Battles in the East

The Final Week of Bloodshed – Conclusion to Spotsylvania

The fight thus far at Spotsylvania had been nothing short of a slaughter house. The continuous fighting for twenty hours at the Bloody Angle was the pinnacle of that slaughter with 17,000 casualties in all. Who was to blame? Many pointed fingers at Lieutenant General Ulysses Grant’s “grit of a bulldog” as Abraham Lincoln called… Continue reading The Final Week of Bloodshed – Conclusion to Spotsylvania

Battles in the East

“Saturnalia of Blood” – May 12th, 1864, Spotsylvania

The morning of May 12th, 1864 at Spotsylvania Court House had begun with such promise. An early dawn attack upon the Army of Northern Virginia works that composed what was dubbed the “Mule Shoe” looked to be succeeding. By the end of the day, it would bear another name that echoes through the horrors of… Continue reading “Saturnalia of Blood” – May 12th, 1864, Spotsylvania

Battles in the East

“More Than Human Flesh Could Stand” – May 11th – 12th, 1864, Spotsylvania

In the face of staggering losses and terribly mangled plans, Ulysses Grant was still optimistic on the morning of May 11th, 1864. Despite his best efforts to find that weakness in Robert Lee’s heavily fortified line along Laurel Hill and the – supposedly vulnerable – salient to the east, Grant was left with more casualties… Continue reading “More Than Human Flesh Could Stand” – May 11th – 12th, 1864, Spotsylvania

Battles in the East

“Sheer Madness” – Spotsylvania, May 10th, 1864

The Army of the Potomac and the Army of Northern Virginia were stuck again at Spotsylvania Court House, with the Confederates maintaining the high ground at Laurel Hill as they had over the last two days, and the Federals under Ulysses Grant desperate to find a weak spot in the graycoat’s defenses. Under the impression… Continue reading “Sheer Madness” – Spotsylvania, May 10th, 1864

Battles in the East

Todd’s Tavern Trouble – May 7th, 1864

The first roadblock on the road to Spotsylvania was Todd’s Tavern. Another important intersection just five miles south of the Union line, Todd’s Tavern lay at the crossroads of Brock Road (north-south) and Catharpin Road (east-west). Ulysses Grant ordered Phillip Sheridan and his cavalry to clear Brock Road of all Confederates. Here’s where the trouble… Continue reading Todd’s Tavern Trouble – May 7th, 1864

Battles in the East, Civil War Trivia

Wilderness Recap (Links)

It occurred to me that I wrote a LOT of posts about the Wilderness in this last blog series and they were a bit scattered between non-Wilderness posts. So, for the convenience of future readers, here are the links to each of these posts so you'll be able to find them in some reasonable order.… Continue reading Wilderness Recap (Links)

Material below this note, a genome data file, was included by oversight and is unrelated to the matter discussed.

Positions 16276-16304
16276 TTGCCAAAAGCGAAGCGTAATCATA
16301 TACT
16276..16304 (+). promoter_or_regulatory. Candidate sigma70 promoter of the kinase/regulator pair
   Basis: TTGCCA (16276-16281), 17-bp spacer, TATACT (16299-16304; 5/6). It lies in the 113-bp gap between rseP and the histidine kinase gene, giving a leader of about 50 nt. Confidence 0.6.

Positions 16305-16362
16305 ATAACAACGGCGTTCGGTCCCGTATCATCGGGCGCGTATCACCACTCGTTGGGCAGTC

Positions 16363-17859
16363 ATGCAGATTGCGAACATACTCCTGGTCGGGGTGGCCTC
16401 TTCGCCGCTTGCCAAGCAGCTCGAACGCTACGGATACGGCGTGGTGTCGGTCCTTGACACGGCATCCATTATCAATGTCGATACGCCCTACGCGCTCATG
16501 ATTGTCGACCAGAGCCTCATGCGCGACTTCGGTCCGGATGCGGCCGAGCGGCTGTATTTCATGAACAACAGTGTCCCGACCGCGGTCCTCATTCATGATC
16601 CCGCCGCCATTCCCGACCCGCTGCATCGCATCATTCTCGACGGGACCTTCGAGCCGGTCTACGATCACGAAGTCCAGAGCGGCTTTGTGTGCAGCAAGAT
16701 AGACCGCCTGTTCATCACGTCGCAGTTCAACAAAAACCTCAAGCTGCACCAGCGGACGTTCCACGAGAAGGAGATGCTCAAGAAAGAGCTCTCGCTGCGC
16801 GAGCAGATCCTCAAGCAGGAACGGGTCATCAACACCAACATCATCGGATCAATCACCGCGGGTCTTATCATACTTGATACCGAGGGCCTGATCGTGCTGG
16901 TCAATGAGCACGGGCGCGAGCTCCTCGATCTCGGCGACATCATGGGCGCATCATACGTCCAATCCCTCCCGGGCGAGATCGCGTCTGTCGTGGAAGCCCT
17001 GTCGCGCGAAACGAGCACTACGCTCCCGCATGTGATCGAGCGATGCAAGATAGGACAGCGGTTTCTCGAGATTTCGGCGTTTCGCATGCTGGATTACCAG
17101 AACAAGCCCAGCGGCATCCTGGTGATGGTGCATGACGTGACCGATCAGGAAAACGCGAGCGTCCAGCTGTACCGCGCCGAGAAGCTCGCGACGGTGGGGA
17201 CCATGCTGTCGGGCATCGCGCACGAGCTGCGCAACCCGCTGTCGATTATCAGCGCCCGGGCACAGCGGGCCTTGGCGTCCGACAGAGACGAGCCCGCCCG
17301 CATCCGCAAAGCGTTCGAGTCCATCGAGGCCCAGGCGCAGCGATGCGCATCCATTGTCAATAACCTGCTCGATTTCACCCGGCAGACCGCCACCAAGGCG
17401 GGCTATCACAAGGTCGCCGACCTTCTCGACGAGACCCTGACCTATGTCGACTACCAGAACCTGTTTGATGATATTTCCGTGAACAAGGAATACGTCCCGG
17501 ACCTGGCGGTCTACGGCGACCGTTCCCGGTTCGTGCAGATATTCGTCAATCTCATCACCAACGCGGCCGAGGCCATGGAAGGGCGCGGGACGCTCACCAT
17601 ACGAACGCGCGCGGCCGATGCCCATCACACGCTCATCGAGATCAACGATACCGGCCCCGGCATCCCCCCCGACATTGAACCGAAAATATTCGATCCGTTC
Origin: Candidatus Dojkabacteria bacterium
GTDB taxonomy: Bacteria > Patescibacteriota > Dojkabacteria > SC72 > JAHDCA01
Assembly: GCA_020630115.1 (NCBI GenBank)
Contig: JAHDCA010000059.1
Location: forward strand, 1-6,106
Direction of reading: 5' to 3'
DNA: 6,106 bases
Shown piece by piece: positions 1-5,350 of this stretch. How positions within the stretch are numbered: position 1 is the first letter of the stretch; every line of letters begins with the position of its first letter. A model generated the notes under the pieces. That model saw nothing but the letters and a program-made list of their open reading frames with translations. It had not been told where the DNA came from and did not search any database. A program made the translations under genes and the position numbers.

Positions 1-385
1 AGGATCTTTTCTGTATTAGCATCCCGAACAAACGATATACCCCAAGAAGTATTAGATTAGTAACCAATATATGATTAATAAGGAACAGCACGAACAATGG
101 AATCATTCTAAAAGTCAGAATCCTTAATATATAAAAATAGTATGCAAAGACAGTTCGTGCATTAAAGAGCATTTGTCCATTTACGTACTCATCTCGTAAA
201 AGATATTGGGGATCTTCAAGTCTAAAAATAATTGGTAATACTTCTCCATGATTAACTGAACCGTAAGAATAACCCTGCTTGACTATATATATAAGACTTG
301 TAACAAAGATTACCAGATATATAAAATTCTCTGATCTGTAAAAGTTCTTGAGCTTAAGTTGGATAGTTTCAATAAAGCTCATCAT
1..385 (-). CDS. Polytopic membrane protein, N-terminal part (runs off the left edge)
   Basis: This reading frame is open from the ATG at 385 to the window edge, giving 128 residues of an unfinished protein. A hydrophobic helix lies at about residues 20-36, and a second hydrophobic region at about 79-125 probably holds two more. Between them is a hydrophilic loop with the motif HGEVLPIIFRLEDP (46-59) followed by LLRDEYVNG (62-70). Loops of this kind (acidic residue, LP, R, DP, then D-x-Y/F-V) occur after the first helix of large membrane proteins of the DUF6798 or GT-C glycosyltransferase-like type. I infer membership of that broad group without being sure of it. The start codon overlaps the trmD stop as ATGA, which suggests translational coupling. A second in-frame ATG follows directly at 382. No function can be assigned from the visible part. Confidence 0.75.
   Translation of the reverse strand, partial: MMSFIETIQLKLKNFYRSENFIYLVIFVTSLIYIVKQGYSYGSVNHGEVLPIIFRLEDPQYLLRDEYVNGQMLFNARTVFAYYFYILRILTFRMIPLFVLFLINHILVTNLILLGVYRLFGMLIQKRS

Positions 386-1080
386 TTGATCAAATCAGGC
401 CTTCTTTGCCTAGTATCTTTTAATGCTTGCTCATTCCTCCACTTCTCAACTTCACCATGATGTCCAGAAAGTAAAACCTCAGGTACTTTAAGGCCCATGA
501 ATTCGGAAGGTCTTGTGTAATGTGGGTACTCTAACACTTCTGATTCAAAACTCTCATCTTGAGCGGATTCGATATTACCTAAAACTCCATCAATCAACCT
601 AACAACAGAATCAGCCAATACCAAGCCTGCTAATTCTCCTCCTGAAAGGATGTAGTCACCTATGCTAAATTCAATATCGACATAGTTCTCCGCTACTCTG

Battles in the East

Moving Out of the Wilderness

Almost nothing had been going right for Ulysses Grant in the Wilderness. His usual style of giving general orders and letting his subordinates fill in the details was not serving him well. Ambrose Burnside, acting in independent command with his IX Corps, dropped the ball and arrived too late to do any real damage as… Continue reading Moving Out of the Wilderness

Battles in the East

“Hell Itself” – Wilderness Conclusion – May 6th, 1864

Longstreet’s wounding dealt a morale blow to Lee and his Confederates. Overriding Longstreet’s order that Field should take his place and initiate the flanking attack, Lee instead moved Richard Anderson into the void, who knew next to nothing about the terrain or Longstreet’s plan. On top of that, Longstreet’s First Corps were a mangled mess… Continue reading “Hell Itself” – Wilderness Conclusion – May 6th, 1864

Battles in the East

Savage in its Character – Wilderness, early May 6th 1864

May 5th, 1864 had ended in a bloody and twisted mess in the area called The Wilderness in central Virginia. In the battle that initiated the Overland Campaign, we’ve got the two most famous generals of the Civil War going up against one another for the first time. On the Federal side, we’ve got Ulysses… Continue reading Savage in its Character – Wilderness, early May 6th 1864

Battles in the East

“Death Held High Carnival” – Widow Tapp Field, May 5th 1864

Just as Richard Ewell had thrown off Gouverneur Warren’s advance south to Todd’s Tavern on the morning of May 5th, so did A.P. Hill surprise Brigadier General Samuel Crawford down along the Orange Plank Road. The Confederate general met with some thin resistance of New York cavalry and effectively cut off the Federal cavalry unit… Continue reading “Death Held High Carnival” – Widow Tapp Field, May 5th 1864